It was an agonizing 6.5 seconds. The members of the InSight lander mission team and NASA officials waited with bated breaths as the $850 million lander shot through Mars’ atmosphere at 12,300 mph, entering at precisely 12 degrees. InSight’s heat shields endured temperatures of 2,700 degrees Fahrenheit. Atmospheric forces managed to decelerate the lander before it parachuted down, towards the surface of the Red Planet.
The InSight lander is an extraordinary feat of engineering. It contains various precise scientific instruments that, provided everything goes smoothly, will send groundbreaking data back to Earth on the interior of Mars, which has previously been unexplored. This will, in turn, help researchers understand other rocky planets as well.
The main instruments are the seismometer, the heat probe, and communications gear. The seismometer, called the Seismic Experiment for Interior Structure, was developed by France’s National Center for Space Studies (CNES) and will be used to measure marsquakes. The seismometer is so powerful it can detect waves of vibration the size of a single atom.
The German Aerospace Center contributed the heat probe, named the Heat Flow and Physical Properties Probe (HP3). The probe will measure the internal temperature of Mars 16 feet in.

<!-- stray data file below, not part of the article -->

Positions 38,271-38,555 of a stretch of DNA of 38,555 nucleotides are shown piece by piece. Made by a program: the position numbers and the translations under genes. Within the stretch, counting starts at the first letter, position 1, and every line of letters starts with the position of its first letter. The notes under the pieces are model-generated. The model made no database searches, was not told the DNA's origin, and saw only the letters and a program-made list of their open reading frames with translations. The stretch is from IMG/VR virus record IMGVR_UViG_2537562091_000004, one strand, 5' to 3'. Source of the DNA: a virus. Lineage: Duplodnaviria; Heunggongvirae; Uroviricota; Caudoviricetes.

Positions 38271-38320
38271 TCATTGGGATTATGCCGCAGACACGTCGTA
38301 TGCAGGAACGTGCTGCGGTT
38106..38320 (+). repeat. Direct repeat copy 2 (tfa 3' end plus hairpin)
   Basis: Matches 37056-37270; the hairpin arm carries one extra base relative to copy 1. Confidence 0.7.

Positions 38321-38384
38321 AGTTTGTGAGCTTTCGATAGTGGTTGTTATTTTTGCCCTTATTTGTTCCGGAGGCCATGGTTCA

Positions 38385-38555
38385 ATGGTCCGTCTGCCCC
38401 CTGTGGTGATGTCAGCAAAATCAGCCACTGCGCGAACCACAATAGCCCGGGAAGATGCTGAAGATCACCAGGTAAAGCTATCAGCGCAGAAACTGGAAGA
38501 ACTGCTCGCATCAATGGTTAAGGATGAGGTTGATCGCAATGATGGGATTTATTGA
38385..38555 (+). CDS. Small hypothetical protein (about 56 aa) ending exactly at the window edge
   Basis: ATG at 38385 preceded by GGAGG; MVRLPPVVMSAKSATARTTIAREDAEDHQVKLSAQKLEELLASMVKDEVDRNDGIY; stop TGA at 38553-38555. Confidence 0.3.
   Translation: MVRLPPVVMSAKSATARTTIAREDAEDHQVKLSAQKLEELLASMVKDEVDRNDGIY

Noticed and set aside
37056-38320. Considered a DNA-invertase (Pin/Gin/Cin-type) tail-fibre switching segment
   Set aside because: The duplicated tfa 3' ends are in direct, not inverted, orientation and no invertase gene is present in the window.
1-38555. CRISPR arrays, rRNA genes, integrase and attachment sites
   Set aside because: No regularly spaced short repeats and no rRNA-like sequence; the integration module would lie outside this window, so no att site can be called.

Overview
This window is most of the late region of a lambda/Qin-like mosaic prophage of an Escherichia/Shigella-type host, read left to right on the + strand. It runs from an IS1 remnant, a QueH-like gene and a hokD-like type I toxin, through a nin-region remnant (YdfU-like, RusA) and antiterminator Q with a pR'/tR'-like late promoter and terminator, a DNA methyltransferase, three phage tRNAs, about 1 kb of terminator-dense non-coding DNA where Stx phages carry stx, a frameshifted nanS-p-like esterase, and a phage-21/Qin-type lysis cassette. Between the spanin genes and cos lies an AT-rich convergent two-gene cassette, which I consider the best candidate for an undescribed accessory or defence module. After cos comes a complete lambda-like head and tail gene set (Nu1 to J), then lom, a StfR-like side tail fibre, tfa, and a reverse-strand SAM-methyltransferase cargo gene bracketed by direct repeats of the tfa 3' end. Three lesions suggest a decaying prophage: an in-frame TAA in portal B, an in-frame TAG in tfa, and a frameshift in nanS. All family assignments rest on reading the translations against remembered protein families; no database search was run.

Both of these instruments will not be used for another six months, however. The heat probe and the seismometer will be deployed by InSight, a first for a Mars spacecraft. Previous missions have been completed with the instruments attached to the crafts. The lander’s mission team will first need to locate InSight, before recreating the Mars terrain at their NASA base. There, they will practice with a full-size model until they perfect the deployment of the two instruments.
The communication gear, RISE (Rotation and Interior Structure Experiment), will send information on the wobble of Mars, among other information. From this, astronauts will be able to deduct the physical state of Mars’ core, whether it is liquid or solid.
The data from these instruments will help researchers understand the interior of the Red Planet. “That is the goal of the InSight mission — to actually map out the inside of Mars in three dimensions, so that we understand the inside of Mars as well as we have come to understand the surface of Mars," stated InSight principal investigator Bruce Banerdt.
Monday’s landing was crucial. InSight had to enter Mars’ atmosphere at exactly 12 degrees, or else risk bouncing off the atmosphere or scorching to a crisp. The location of the landing was also pivotal. A terrain with lots of rocks might damage the heat probe.
InSight landed on the Elysium Planitia at 5 mph, slightly off target, but unharmed. Despite being off target, InSight managed to avoid a rocky landing by ending up on a soil filled crater out of sheer luck. The lander has sent back several pictures of its new home. On Tuesday, InSight’s team received data that the solar panels had successfully been deployed. It could not have been a better start to a revolutionary mission.
[Sources: Science.com; Sciencemag.org]